Indian Covid-19 variant found in 44 countries, all regions: WHO

Agence France-Presse

Posted at May 12 2021 09:03 AM

Indian Covid-19 variant found in 44 countries, all regions: WHO 1
Relatives wearing personal protective equipment (PPE) attend the funeral of a man, who died from the coronavirus disease at a crematorium in New Delhi, India April 21, 2021. Adnan Abidi, Reuters

GENEVA, Switzerland - The World Health Organization said Wednesday that a variant of Covid-19 behind the acceleration of India's explosive outbreak has been found in dozens of countries all over the world.

The UN health agency said the B.1.617 variant of Covid-19, first found in India in October, had been detected in sequences uploaded to the GISAID open-access database "from 44 countries in all six WHO regions," adding it had received "reports of detections from five additional countries".

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WHO said the B.1.617 variant of COVID-19 first found in India last October seemed to be transmitting more easily.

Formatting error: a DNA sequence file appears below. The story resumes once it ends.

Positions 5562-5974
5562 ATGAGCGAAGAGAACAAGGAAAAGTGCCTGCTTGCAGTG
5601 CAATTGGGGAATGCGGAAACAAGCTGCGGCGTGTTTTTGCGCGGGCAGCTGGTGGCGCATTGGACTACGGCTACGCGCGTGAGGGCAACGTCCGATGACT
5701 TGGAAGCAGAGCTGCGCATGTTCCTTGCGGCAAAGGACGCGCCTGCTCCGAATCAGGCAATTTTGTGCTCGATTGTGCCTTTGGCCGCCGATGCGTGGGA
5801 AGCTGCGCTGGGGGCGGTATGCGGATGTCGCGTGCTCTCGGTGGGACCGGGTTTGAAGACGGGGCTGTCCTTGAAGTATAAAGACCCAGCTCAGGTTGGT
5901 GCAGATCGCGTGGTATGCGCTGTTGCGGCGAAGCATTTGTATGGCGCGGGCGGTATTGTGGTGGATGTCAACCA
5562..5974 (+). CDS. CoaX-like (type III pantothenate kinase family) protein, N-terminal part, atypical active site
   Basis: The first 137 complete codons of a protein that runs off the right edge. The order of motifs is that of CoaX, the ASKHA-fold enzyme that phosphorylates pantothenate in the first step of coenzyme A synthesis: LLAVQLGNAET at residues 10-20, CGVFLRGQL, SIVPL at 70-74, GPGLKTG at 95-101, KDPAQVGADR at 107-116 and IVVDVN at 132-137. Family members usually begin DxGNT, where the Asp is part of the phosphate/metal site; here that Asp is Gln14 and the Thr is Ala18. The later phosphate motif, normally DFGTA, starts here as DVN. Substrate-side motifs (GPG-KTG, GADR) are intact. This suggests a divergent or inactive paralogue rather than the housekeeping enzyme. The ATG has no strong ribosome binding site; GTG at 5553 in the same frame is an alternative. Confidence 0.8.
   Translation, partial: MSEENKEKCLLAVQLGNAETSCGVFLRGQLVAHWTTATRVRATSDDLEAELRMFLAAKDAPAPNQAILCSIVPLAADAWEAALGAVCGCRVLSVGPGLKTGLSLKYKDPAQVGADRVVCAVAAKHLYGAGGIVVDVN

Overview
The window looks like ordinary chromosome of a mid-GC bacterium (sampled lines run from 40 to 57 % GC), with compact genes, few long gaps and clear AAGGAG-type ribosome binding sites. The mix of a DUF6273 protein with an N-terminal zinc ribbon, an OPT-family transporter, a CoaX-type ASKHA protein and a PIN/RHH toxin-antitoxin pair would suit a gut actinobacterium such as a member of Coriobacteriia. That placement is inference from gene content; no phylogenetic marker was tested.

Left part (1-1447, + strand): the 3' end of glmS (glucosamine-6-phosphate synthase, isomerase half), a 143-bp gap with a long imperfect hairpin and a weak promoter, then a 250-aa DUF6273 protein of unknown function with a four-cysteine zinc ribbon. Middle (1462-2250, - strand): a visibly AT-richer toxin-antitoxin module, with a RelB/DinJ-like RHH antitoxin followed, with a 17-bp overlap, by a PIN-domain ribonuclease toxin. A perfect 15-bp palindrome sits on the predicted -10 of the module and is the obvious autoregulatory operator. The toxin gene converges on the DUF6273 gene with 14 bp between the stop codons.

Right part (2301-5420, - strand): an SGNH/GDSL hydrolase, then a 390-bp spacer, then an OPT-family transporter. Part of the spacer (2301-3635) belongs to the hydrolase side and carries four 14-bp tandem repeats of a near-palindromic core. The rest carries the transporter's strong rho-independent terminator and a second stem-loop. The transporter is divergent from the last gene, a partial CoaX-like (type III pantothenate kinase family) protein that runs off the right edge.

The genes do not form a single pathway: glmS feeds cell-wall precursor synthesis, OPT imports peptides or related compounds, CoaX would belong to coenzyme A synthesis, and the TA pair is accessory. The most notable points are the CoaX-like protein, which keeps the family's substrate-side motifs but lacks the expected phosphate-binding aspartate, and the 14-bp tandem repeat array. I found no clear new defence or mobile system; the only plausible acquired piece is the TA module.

"There is some available information to suggest increased transmissibility of the B.1.617," Maria Van Kerkhove, the WHO's lead on COVID-19, told reporters.

"As such, we are classifying this as a variant of concern at the global level," she said. 

She also pointed to early studies "suggesting that there is some reduced neutralization", meaning that antibodies appeared to have less impact on the variant in small-sample lab studies.

The WHO insisted though that it was far too early to interpret this to mean that the variant might have more resistance to vaccine protections.

"Based on current data, the COVID-19 vaccines remain effective at preventing disease and death in people infected with this variant," it said in a statement.

India, suffering from one of the worst outbreaks in the world, reported nearly 370,000 fresh infections and more than 3,700 new deaths on Monday.

The devastating wave has overwhelmed India's healthcare system, and experts have said the official figures for cases and fatalities are much lower than the actual numbers.

It has for some time been feared that B.1.617 -- which counts several sub-lineages with slightly different mutations and characteristics -- might be contributing to the alarming spread.

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